An arch, yes, and much more

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At 630 feet, St. Louis’ Gateway Arch is certainly an architectural wonder. It’s the highest monument in the nation (by far) and the tallest arch in the world. Building it required workers who were part engineer, part acrobat toiling at great heights over two-and-half years.

This Gateway to the West–which just turned 50–reminds us that, until relatively recently, the “frontier” lay just beyond the banks of the Mississippi River in Missouri. President Thomas Jefferson dispatched Lewis and Clark on their famous expedition along the Missouri River just upstream from here. The park that encompasses the arch bears the name Jefferson National Expansion Memorial in recognition of those pathfinders who kept pushing to see what was around the next bend in the river.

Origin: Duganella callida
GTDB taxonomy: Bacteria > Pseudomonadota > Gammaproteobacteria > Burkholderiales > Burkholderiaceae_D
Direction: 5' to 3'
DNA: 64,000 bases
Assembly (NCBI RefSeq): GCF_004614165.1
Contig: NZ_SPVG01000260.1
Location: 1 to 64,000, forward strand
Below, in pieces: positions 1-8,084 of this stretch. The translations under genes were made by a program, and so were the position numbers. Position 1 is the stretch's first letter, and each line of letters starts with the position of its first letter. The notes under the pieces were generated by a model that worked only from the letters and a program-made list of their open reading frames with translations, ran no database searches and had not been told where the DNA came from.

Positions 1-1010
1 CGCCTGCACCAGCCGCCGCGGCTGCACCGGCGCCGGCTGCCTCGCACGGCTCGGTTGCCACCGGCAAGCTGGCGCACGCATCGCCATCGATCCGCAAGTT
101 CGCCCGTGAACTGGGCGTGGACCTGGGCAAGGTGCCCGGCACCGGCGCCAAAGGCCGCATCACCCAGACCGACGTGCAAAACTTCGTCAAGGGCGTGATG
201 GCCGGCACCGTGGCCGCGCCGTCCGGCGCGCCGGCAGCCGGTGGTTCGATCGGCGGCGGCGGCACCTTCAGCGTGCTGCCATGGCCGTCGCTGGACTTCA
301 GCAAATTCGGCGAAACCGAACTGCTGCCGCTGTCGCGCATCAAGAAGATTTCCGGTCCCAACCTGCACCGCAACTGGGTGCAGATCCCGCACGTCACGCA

But the memorial’s significance isn’t limited to that moment in time. The Old Courthouse on-site symbolizes social ills and reforms spanning 300 years. Slaves were once auctioned from its steps. Later, in 1847 and 1850, slave Dred Scott fought for his freedom within its wall. (While Scott and his family’s freedom ultimately was affirmed locally, later losses in the Missouri Supreme Court and U.S. Supreme Court hastened the start of the Civil War.)

In the 1870s, Virginia Minor argued for her right to vote there and her case also went all the way to the U.S. Supreme Court (which ultimately left it to individual states to decide whether or not women could cast a ballot, until the 19th amendment was ratified in 1920).

Later still, during the construction of the park, racially discriminatory hiring practices were protested on-site. Memorial archivist Jennifer Clark says their actions “led to the first direct actions of the Federal Government to enforce equal employment opportunity.”

Photo courtesy Sue Ford/NPS.